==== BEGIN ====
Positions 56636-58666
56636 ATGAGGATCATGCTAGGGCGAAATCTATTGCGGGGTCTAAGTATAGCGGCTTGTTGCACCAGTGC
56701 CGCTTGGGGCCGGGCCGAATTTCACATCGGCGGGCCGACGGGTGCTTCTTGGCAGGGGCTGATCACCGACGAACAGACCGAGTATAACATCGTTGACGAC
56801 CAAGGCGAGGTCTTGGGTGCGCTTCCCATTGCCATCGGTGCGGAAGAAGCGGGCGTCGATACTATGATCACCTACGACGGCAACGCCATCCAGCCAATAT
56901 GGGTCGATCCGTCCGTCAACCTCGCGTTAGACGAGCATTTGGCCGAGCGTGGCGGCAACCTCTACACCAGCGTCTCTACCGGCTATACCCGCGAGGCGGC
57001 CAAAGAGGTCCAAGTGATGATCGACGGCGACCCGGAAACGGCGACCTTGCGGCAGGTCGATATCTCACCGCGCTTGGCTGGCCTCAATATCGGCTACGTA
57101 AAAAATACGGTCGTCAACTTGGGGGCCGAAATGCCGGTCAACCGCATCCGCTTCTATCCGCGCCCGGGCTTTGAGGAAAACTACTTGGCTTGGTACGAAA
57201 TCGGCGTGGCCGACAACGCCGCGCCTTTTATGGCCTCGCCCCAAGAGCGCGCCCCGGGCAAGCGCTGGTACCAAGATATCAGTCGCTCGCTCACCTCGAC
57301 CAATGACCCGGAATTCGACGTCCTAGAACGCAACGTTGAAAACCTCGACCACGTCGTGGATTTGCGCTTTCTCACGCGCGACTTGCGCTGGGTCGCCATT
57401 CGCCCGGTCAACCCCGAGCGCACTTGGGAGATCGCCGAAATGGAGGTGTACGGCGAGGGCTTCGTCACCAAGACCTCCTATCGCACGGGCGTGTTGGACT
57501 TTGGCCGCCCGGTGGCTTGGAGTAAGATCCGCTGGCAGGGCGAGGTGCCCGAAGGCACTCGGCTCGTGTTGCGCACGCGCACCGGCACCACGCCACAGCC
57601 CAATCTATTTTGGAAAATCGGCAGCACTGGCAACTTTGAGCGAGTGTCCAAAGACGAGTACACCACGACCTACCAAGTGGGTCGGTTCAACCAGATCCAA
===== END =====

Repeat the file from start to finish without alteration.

Positions 56636-58666
56636 ATGAGGATCATGCTAGGGCGAAATCTATTGCGGGGTCTAAGTATAGCGGCTTGTTGCACCAGTGC
56701 CGCTTGGGGCCGGGCCGAATTTCACATCGGCGGGCCGACGGGTGCTTCTTGGCAGGGGCTGATCACCGACGAACAGACCGAGTATAACATCGTTGACGAC
56801 CAAGGCGAGGTCTTGGGTGCGCTTCCCATTGCCATCGGTGCGGAAGAAGCGGGCGTCGATACTATGATCACCTACGACGGCAACGCCATCCAGCCAATAT
56901 GGGTCGATCCGTCCGTCAACCTCGCGTTAGACGAGCATTTGGCCGAGCGTGGCGGCAACCTCTACACCAGCGTCTCTACCGGCTATACCCGCGAGGCGGC
57001 CAAAGAGGTCCAAGTGATGATCGACGGCGACCCGGAAACGGCGACCTTGCGGCAGGTCGATATCTCACCGCGCTTGGCTGGCCTCAATATCGGCTACGTA
57101 AAAAATACGGTCGTCAACTTGGGGGCCGAAATGCCGGTCAACCGCATCCGCTTCTATCCGCGCCCGGGCTTTGAGGAAAACTACTTGGCTTGGTACGAAA
57201 TCGGCGTGGCCGACAACGCCGCGCCTTTTATGGCCTCGCCCCAAGAGCGCGCCCCGGGCAAGCGCTGGTACCAAGATATCAGTCGCTCGCTCACCTCGAC
57301 CAATGACCCGGAATTCGACGTCCTAGAACGCAACGTTGAAAACCTCGACCACGTCGTGGATTTGCGCTTTCTCACGCGCGACTTGCGCTGGGTCGCCATT
57401 CGCCCGGTCAACCCCGAGCGCACTTGGGAGATCGCCGAAATGGAGGTGTACGGCGAGGGCTTCGTCACCAAGACCTCCTATCGCACGGGCGTGTTGGACT
57501 TTGGCCGCCCGGTGGCTTGGAGTAAGATCCGCTGGCAGGGCGAGGTGCCCGAAGGCACTCGGCTCGTGTTGCGCACGCGCACCGGCACCACGCCACAGCC
57601 CAATCTATTTTGGAAAATCGGCAGCACTGGCAACTTTGAGCGAGTGTCCAAAGACGAGTACACCACGACCTACCAAGTGGGTCGGTTCAACCAGATCCAA